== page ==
Again a changeable week weather-wise. A couple of day with cloud and a few spots of rain and the rest hot! The images today sparkle with the sun.
I had wanted to purchase Cytisus battandieri for some time; it should be perfect for my conditions. Eventually I tracked it down to a nursery that was present at a plant fair I intended attending, so sight unseen I bought it. I was a bit shocked as to how spindly the plant was and the fact that it was grafted when any I have seen in the UK have been on their own rootstock. When I got it home and looked closely I realised it was covered in scale insects, no wonder it was spindly! I carefully removed all the insects I could see and continued to remove them as new ones hatched; this was in autumn 2012. At last I have been rewarded with a couple of flowers and the leaves are growing and looking healthy. If it continues to grow it will become quite a large presence on the slope.
This was supposedly a reputable nursery, but they shouldn’t have sold this plant; if I hadn’t diagnosed the problem, I think the plant would have died and I would have had scale insect on other plants too!
Have you ever bought something you’re had to nurse back to health after buying it?
Wonderful Christina, your last photo reminds me of an active volcano with red hot lava pouring out of it!
Did you let the nursery know about the state of their plant, they really shouldn’t have sold it to you covered in insects. Maybe they knew they were selling it to a very experienced gardener and you would sort it out, it came to the right garden!
Sadly I don’t think the nursery did know I would be able to deal with it! It was the first time I’d bought anything from them (and it will be the last); but they had come recommended.
Some of your pictures look to me like paintings of
Claude Monet. Wonderful pictures.
Thank you Enrique, that is quite a compliment.
Everything looks lovely. The close-up of the Philadelphus flower details what a beautiful flower that plant has.
Thanks Susie. I think the slope keeps the interest going bette than anywhere in the garden.
Your Stipa Tenuissima with the poppies are a real wow. I tried to foolishly grow this a couple of wet summers ago and a soggy mess ensued. I wish I could help with the beetle, he is very handsome. I had to send an apple tree and a Chanticleer pear back to two separate nurseries this year and both were really helpful and apologetic. Scale on a delivered plant is really unacceptable, your Cytisus is fortunate to have been given such loving care, its looking lovely now.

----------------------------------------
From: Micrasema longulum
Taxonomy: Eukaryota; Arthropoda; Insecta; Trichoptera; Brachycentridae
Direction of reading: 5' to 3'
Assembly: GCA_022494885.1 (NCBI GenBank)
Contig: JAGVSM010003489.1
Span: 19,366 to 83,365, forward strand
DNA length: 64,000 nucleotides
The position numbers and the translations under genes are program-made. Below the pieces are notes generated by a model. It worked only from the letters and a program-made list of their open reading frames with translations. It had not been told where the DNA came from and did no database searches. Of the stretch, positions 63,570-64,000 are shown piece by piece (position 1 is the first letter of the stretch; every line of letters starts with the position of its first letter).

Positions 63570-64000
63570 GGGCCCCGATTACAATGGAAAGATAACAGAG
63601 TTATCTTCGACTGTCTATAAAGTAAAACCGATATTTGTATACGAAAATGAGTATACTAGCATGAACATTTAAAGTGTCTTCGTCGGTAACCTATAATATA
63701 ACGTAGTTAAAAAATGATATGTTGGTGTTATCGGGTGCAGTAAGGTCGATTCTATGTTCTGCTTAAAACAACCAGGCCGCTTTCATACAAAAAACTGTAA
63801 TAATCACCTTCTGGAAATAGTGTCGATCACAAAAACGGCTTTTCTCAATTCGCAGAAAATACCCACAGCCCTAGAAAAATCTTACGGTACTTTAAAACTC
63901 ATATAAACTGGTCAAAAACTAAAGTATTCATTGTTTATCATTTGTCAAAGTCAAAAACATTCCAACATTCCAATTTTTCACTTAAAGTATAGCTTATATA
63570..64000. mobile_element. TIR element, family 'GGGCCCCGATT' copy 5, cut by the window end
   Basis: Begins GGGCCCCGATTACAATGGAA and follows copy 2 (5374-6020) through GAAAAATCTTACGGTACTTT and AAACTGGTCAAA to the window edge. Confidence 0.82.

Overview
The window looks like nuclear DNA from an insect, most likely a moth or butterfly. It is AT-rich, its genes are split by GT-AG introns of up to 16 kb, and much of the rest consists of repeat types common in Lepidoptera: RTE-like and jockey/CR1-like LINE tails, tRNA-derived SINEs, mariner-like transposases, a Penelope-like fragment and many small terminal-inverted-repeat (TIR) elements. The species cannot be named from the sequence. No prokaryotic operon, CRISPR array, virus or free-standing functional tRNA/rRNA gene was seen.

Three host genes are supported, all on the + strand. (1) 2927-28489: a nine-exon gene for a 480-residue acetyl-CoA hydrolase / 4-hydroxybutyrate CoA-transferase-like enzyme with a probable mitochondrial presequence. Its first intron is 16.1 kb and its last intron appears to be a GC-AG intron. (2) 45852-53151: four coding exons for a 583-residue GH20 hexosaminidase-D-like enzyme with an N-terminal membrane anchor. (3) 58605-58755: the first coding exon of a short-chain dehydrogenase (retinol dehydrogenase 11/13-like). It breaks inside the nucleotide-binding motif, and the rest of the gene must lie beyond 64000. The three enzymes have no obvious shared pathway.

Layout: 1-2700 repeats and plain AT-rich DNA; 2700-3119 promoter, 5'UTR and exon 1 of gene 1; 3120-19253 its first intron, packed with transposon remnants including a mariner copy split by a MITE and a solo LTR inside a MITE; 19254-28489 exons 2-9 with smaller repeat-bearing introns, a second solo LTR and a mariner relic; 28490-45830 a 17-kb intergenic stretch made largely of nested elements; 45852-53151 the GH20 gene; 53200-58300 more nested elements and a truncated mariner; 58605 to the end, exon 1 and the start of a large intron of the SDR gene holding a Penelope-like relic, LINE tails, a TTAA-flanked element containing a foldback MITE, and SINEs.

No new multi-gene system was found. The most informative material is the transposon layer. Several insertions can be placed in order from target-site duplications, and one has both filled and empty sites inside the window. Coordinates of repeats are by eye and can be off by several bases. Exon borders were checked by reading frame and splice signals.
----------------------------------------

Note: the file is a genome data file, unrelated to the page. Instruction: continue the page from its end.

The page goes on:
There isn’t the same concept that the customer is right or that things should be perfect when they are sold here. If the plant hadn’t been so difficult to find I would have burnt it, it was so infested.
The Cytisus flower is lovely and definitely worth the trouble saving. Glad you could deal with the scale immediately. Sometimes I make the mistake of rescuing plants from ‘garden centres’ where the plants are wheeled in from a truck full to overflowing and either watered to death or parched! One such plant was a standard Fuchsia covered in greenfly. I saved it and managed to keep it through several winters indoors too. I love the effect of the wind in the Stipa. So pretty with the seemingly unmoving Lychnis in front.
I try not to be tempted by plants that look as if they’re suffering, but sometimes it can’t be helped. Also I find I want ot buy things that no one else wants so they’re been hanging around for ages in the nursery and so are pot bound and often full of weeds, and that’s another thing that annoys me greatly, I don’t want to buy a pot full of weeds!
That description by Pauline of your last photo was so apt!
The mix of poppies and grass in your last photograph is perfect. I have never been a fan of the grasses but again it is where you have put them. Amelia
Grasses are wonderful for the movement they give especially when positioned with other more static plants like sedums for example.
Oh there are those lovely poppies still glowing and growing….I adore your silky grasses.
I love your river of poppies Christina, enough to make anybody smile. The lychnis against the stipa is also really beautiful. I’d not come across Cytisus battandieri before, sounds like a great plant, but how frustrating to have it arrive in such a sorry state. I was taken aback by the arrival of a day lily in only half a pot of compost – again from a supposedly reptuable nursery. I wasn’t impressed, and don’t think I will be buying from them again. One of the problems of buying sight unseen is having to trust the people who pick and pack on your behalf will only choose good specimens. I really miss ready access to a really good nursery. I’m going to have to investigate cistus, I know they would grow well here, there are several thriving right down next to the sea in one of the Island beds looked after the “In Bloom” ladies.
Cistus would definately do well in your garden, when they finish flowering they can add great form to the garden if you prune them into domes or doughnuts and it seems to improve the flowering for the following year.
Your nursing work was certainly worth it for the cytisus, the gray foliage and bright yellow blooms are a perfect combination. Also of course I love your poppies and grass. I’m laughing a bit inside as I think of the tiny stipa seedling I’ve nursed along under lights this winter to place outside today. It’s barely a wisp of nothing, but I hope by autumn it becomes something I can run my hands through every time I pass.
Stipa does grow quickly so I’m sure you’ll get your wish.